I can’t speak for producing in the before-times, since this is my first time having any sort of role in production. I can say we are incredibly grateful to have received the KW studios summer initiative for equity seeking artists. The team at KW provided us with five hours of shooting time for six numbers in a fully decked out studio, as well as tech support. Four of our collective members truly stepped up to be at the shoot all day to make sure things went smoothly and everyone was fed (and socially distanced). We’re currently working on online promotion, which a few of our collective members are experts in, and my partner has generously volunteered to edit our show together. This production is really unusual for an online burlesque show, which typically features individual performers in their homes streaming live. So I think it’s safe to say the Dynasty’s debut will be an online show unlike any before.
GSC: What is the distinguishing line between burlesque and stripping? Are burlesque dancers considered sex workers?
First of all, people need to destroy the notion that burlesque is somehow classier than stripping. It’s a bullshit hierarchy. Burlesque involves stripping, but the focus is typically on choreographed theatrics and is traditionally based in satire. I’m not going to speak for strippers, because I can’t, but I’d imagine the compensation structure of working in a club is quite different. I personally wouldn’t consider burlesque sex work because burlesque is rarely full-time or a primary source of income. But burlesque performers are sometimes also sex workers (and vis-versa).
GSC: What do you find therapeutic about dancing on stage? Have you always been interested in dance?
I have zero dance training and just recently started taking non-burlesque movement classes for skill training. For me, I would say that it’s honestly less about the dancing itself and more about seeing how audience responds. I love working with (rather than dancing to) a song. For example, a build up to a chorus means a build up to a reveal. Hearing an audience (at least in the before times) respond to that build up and release in a number is instantly gratifying.
GSC: How do burlesque dancers develop their choreography? Is it a communal, solitary, or are there leading choreographers?
Some people work with a coach to develop an act, some people work alone, some people only do group numbers, and some people do a combination of all of the above. It really depends on the performer and the act. I personally like to work on my own and then hire a coach when I feel that it’s ready to be pushed further. I also like to try things out on stage and rework numbers based on how it went. Constantly developing and workshopping an act is pretty common.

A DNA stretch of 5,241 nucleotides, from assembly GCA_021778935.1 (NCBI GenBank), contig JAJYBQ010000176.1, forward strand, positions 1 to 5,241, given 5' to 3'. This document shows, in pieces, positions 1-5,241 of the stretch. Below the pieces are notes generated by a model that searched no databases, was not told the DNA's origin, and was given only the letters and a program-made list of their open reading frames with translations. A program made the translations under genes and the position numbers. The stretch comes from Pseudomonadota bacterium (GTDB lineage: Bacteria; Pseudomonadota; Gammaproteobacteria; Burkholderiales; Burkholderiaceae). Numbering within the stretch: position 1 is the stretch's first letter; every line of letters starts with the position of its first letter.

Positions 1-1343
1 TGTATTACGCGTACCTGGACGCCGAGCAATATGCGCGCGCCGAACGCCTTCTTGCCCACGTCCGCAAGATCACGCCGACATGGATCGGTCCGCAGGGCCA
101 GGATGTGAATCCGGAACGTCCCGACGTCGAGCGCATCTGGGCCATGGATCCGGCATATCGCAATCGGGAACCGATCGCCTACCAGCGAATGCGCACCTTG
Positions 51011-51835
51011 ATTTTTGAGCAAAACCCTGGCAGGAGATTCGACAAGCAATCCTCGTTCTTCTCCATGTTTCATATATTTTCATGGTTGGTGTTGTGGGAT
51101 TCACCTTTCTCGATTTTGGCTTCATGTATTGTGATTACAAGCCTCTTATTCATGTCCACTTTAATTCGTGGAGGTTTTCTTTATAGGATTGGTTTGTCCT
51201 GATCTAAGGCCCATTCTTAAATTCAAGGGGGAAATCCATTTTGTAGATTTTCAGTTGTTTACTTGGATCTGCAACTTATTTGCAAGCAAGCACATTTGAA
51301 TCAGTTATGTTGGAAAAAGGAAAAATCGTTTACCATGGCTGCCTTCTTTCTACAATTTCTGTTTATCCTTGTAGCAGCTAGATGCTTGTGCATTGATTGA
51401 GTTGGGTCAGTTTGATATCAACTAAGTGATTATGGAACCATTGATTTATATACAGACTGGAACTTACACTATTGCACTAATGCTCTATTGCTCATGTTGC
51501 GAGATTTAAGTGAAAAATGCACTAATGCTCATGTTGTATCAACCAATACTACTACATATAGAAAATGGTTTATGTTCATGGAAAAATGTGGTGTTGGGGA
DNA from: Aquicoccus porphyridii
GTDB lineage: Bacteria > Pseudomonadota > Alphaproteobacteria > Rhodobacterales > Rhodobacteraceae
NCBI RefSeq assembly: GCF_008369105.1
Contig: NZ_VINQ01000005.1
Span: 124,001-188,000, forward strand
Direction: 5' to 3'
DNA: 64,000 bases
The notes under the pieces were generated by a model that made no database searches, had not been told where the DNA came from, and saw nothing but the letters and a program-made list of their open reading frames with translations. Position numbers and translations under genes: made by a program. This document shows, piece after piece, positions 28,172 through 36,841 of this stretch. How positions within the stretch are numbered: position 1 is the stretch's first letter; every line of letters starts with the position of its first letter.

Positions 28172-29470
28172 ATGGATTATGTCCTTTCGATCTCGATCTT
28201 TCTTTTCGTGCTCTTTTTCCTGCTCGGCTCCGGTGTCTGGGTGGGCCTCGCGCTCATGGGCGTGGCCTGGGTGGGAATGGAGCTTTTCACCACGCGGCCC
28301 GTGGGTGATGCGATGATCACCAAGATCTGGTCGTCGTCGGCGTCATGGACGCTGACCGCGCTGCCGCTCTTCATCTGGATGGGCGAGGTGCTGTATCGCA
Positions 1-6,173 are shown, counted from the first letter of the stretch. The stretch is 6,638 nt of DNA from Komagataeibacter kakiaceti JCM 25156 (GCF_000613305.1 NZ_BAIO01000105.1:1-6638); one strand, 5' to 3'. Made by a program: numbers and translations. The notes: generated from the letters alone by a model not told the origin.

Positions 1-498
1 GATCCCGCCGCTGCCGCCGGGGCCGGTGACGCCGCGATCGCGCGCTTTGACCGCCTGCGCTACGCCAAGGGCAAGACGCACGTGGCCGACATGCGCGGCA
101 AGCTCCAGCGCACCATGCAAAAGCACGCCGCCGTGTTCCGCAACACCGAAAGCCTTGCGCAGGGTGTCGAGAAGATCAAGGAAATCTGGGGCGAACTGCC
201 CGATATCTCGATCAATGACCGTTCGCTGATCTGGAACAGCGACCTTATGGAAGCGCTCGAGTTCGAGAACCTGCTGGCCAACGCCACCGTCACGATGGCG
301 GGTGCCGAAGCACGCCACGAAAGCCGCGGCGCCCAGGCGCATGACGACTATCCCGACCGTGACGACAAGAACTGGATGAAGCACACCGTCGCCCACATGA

GSC: You are in Vancouver, Canada. How has the Black Lives Matter movement been present in the city? How has the lack of diversity in the burlesque scene played out during this summer of protest?
Black Lives Matter Vancouver is an amazing group of humans. I was briefly in the collective last year before having to take a hiatus for work/personal health, and was always floored at how much passion everyone had. BLM puts on and supports great community building events in Vancouver, as well as organizing and supporting local protests. Compared to the U.S., I would say the movement is less visible in the city but it’s still there and people are working hard.
I believe BLM is what sparked conversation about the lack of diversity in the burlesque scene. Previously, people would say “BIPOC aren’t coming to us.” But with the rise of BLM, people began to recognize that racism is a systemic level problem that they should be personally responsible for changing. A few Diasporic Dynasty folks and I were asked to speak on an all-Black panel about being Black in Vancouver burlesque. It had great attendance, and I believe pushed organizations to re-evaluate their values and make changes. And of course, it inspired Diasporic Dynasty when we were tired of waiting for others to catch up.
GSC: With the lack of diversity in Vancouver and the burlesque scene, how impact has this newly created BIPOC collective been for your mental health?
I have never felt more comfortable and authentic at a show than at the backstage of the Diasporic Dynasty shoot. Having a safer space to express myself and my frustrations fully, and to hear that others are experiencing similar things, has re-sparked my drive for creating new acts.
GSC: How has the Vancouver burlesque scene been affected by COVID-19? Have shows shifted to all online? Are in-person shows coming back any time soon?
There used to be at least one or two in-person shows a week before COVID-19. Now, there’s very little going on. There has been a shift to online shows, but most of them I’ve been to have been in other parts of Canada and the U.S. There have been a couple of outside gigs I’ve heard of, but unfortunately I don’t think we’ll be back to before-times frequency any time soon.
GSC: How have you been taking care of your mental health during the pandemic and racial uprising?
I rhinestone a lot of shit.